Local News

Family Returns Home After Bird Mite Invasion

Posted November 30, 2007
Updated December 16, 2014

— After tons of chemicals and weeks spent in a motel, a Fayetteville family's battle with bird mites is finally over.

The problems for the family began when chimney swifts nested in a smokestack. Bird mites are tiny bugs that can infest people's homes when birds build their nests nearby.

A mother and her two children were covered in bites. They threw out 75 percent of what they owned, ripped out carpet and launched a mini-chemical war against the pests by putting Borax on the floors.

"It was pretty much a nightmare," she said.

After weeks of torture for the family, entomologists at N.C. State sought advice from experts around the globe. They came up with a treatment plan that finally worked.

Professionals doused all the floors of the house with a different kind of pesticide, used a chemical bomb on the entire second floor and attic, then sprayed an enzyme cleaner over everything.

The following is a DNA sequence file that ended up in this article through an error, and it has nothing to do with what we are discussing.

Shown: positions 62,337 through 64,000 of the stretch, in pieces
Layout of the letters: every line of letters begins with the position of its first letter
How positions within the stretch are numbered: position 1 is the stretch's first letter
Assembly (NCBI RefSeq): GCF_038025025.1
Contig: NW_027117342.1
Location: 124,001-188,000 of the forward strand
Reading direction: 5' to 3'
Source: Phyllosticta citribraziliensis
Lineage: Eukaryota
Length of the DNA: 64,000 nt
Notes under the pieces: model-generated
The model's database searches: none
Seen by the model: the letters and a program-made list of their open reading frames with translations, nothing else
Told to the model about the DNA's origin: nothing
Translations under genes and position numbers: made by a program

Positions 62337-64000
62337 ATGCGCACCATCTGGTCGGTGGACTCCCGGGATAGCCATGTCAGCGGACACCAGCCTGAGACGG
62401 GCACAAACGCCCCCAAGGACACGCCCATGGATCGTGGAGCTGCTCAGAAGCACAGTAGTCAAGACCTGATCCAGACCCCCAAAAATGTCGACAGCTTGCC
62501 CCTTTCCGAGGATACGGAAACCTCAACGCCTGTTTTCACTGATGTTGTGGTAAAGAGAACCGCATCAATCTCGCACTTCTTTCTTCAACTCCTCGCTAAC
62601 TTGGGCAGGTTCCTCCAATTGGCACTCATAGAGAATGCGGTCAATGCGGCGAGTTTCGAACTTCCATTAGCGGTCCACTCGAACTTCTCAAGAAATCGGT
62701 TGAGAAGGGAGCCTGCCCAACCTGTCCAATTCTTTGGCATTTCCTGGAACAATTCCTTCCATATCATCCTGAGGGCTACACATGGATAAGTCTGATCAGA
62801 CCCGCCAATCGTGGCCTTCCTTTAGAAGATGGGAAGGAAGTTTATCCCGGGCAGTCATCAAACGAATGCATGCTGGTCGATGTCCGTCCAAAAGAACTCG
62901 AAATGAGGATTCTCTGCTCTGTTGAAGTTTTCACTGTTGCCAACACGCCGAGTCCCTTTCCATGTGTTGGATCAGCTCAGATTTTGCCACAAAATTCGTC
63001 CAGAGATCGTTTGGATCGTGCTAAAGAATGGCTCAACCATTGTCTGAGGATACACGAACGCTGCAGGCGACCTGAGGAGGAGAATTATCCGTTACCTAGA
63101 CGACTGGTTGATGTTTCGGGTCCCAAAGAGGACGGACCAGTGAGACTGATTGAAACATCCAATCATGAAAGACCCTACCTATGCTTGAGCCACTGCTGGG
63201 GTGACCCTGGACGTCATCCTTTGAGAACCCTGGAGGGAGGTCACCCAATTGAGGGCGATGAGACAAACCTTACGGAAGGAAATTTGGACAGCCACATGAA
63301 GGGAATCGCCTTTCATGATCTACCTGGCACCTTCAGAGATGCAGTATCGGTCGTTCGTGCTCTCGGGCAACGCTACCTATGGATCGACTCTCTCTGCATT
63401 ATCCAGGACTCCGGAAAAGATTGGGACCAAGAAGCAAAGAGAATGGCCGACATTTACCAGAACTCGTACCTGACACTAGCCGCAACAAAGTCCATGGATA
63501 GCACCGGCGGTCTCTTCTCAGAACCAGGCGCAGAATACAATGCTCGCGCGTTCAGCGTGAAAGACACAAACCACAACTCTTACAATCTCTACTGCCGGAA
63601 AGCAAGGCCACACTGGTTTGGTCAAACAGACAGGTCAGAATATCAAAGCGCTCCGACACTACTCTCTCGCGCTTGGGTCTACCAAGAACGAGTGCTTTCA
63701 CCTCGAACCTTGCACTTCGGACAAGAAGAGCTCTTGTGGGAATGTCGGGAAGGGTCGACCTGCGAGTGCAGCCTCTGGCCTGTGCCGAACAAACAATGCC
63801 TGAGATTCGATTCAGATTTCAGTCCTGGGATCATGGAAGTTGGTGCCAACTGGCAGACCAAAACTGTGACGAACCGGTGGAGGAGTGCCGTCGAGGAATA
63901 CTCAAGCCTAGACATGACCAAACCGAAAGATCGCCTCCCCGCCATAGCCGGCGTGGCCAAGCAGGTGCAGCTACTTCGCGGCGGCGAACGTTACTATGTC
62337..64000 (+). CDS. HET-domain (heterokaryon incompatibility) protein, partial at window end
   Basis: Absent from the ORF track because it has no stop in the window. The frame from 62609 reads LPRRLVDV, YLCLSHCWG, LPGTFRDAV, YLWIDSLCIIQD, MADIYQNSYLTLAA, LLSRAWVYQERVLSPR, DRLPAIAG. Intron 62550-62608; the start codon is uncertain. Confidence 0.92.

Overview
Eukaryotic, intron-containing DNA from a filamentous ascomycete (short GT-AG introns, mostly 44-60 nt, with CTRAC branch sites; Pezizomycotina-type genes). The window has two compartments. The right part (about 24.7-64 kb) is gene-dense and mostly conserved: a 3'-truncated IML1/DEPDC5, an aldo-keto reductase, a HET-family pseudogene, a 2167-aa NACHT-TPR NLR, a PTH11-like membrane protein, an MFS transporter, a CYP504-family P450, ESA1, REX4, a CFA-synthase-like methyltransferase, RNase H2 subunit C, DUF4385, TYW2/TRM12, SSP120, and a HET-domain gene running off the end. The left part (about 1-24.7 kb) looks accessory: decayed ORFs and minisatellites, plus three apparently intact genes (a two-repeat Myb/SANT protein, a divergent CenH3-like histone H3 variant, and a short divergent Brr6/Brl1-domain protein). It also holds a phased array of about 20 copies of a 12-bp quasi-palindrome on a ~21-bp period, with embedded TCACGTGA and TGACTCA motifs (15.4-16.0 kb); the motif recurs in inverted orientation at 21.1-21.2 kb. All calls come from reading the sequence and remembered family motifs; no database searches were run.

The family said spending two weeks in a motel did not hurt either.

"Bird mites need human blood to lay eggs, so while we were gone, they couldn't multiply," she said. "We haven't been bit or had any other problems."

Adult mites are only a half-millimeter long. They are white until they feed on blood, then appear red. They commonly infest bedrooms and bathrooms and are most active at night.

The man of the house cane home from Iraq on emergency leave to help with the bugs. Now, he's was back at war. The family has been living out of plastic bags, just in case the nasty bugs came back.

On top of the family's troubles, they say All American Services, the company initially hired to remove the bugs, never finished the job. Now the family is out $2,000. No one from the company returned WRAL's phone calls.


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  • denverbob2 Dec 1, 2007

    emergency leave from a war because of bugs? Good thing it wasn't something like frogs or lizards, we would have had to send the entire army home and given up the middle east for it.

  • Supie Dec 1, 2007

    its interesting that the mites could not reproduce without humans in the home, but they chose to also use chemicals. I wonder if the absence of people alone would have eradicated the mites.

  • EricaSliver Nov 30, 2007

    What a horror story! I hope those little pests are gone for good. Barn Swallows often nest in my mother's farmhouse chimney. I'll have to send her this story so she'll get rid of them just in case!